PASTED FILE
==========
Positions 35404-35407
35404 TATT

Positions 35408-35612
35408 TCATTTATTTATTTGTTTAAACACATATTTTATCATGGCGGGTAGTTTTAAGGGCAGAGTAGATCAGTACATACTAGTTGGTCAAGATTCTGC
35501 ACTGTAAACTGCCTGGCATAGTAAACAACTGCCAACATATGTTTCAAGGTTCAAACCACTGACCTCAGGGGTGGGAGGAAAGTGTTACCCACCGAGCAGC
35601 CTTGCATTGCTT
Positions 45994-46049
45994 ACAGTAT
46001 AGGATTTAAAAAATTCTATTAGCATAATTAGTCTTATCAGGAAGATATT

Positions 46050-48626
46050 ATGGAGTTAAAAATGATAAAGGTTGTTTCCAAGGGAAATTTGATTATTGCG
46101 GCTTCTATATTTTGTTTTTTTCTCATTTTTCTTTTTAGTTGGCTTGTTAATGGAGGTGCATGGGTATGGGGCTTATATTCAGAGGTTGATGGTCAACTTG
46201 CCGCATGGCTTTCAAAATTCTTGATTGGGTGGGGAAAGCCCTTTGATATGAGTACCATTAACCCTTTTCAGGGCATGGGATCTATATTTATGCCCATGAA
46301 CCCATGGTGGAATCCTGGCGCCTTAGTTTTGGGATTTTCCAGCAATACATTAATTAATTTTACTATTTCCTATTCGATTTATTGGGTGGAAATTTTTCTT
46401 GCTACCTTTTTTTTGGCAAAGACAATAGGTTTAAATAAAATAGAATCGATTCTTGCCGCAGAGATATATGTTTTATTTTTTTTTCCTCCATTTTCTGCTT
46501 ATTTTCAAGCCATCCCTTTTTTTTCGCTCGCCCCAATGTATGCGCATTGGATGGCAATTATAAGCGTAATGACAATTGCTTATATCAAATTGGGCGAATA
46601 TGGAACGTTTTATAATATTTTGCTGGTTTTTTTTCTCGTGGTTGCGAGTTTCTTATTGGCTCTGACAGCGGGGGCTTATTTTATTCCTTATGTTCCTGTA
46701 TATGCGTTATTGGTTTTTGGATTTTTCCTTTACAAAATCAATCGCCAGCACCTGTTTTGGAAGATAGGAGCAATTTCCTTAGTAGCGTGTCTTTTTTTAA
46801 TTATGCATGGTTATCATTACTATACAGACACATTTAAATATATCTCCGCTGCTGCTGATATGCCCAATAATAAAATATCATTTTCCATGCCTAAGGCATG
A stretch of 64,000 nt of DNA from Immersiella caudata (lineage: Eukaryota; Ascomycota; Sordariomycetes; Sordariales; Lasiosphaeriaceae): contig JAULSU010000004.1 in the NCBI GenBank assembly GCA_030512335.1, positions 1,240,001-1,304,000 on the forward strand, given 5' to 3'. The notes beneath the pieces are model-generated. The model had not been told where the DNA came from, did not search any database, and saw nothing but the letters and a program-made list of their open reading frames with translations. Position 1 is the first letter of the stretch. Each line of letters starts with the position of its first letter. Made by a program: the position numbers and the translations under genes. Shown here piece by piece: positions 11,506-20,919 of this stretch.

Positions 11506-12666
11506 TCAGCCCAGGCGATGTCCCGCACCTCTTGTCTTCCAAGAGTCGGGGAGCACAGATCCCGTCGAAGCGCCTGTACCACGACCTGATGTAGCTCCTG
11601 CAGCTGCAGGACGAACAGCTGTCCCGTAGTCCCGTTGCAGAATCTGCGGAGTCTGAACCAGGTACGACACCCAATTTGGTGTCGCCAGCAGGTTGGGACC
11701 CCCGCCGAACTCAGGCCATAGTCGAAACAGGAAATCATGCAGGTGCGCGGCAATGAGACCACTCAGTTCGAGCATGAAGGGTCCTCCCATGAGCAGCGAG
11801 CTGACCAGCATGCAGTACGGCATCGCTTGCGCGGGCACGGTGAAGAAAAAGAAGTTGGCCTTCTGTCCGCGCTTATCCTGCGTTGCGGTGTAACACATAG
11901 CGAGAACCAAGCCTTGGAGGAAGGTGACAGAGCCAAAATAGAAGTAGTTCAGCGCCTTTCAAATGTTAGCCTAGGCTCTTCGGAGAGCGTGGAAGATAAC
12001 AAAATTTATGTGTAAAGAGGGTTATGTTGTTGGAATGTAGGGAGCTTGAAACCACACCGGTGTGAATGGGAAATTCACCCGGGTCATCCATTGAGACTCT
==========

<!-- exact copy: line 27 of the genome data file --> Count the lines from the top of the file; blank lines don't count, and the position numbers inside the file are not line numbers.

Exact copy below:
12001 AAAATTTATGTGTAAAGAGGGTTATGTTGTTGGAATGTAGGGAGCTTGAAACCACACCGGTGTGAATGGGAAATTCACCCGGGTCATCCATTGAGACTCT